1. Ask questions
The candidate should always ask questions during an interview. This is how you demonstrate your interest in working in the company. Bellec says: “The worst thing to do is not to have any questions. It’s worrying for a recruiter as it might demonstrate a lack of vision on their part, and show that you were suffering in the interview. And be careful not to ask a question about something you’ve previously discussed. That’s a big mistake -– unless you’re trying to clarify a point you didn’t understand.”
Once you’ve got your answers, take the opportunity to quickly summarise the main challenges of the job and the work environment.“It’s a sign that you’ve been paying attention during the interview, that your critical-thinking skills are sharp, and that you’re agile. You know how to take the opportunity to have the last word,” says Bellec.
3. Keep it going
This is the moment to prove how motivated you are by focusing on one or two relevant details that might be of interest to the recruiter. And if you have a concrete, relevant example, don’t hesitate to share it with them. “Recruiters need to be reassured. Good candidates will know how to respond to their concerns. You need to be prepared, be confident, and have a strong sense of self-esteem,” says Peyron. “And always thank the recruiter for their time.” You can do this by email a few hours after the interview or leave it to the following day.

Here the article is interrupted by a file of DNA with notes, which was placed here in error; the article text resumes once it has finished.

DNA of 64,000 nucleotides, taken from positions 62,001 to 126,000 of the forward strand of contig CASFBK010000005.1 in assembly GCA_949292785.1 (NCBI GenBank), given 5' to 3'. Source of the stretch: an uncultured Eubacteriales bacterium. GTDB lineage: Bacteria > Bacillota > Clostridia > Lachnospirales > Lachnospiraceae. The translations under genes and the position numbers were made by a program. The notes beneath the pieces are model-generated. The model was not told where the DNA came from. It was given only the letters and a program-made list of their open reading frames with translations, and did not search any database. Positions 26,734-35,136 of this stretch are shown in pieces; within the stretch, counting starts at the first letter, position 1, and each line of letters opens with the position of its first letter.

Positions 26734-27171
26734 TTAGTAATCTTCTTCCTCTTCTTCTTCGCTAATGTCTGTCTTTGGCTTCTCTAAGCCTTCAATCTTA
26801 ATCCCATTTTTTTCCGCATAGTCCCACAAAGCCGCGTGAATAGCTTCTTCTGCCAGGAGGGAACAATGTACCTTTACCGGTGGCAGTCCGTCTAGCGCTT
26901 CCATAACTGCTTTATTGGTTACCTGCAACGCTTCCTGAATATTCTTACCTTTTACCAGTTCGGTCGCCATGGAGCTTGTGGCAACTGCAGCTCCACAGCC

However you handle it, don’t let this opportunity pass you by because recruiters appreciate it.“It would be a shame, or might even come off as cold, for a candidate not to seize the chance to speak up one last time. I’d take it as a lack of intellectual agility,” says Bellec.
4. The timetable—and the pause
Normally, at the end of an interview, the candidate should leave with a good idea of the timetable (when to follow up with the recruiter, start date, etc). If you haven’t been given this information, don’t hesitate to ask for it, politely. On the other hand, if a recruiter stops speaking, don’t take the initiative and wrap up the interview: it won’t be appreciated.“It would be inappropriate for the candidate to take this upon themselves,” says Bellec. “It would lead me to think that they were not interested in the job. If that’s the case, they might as well say so straight away and end the interview properly.”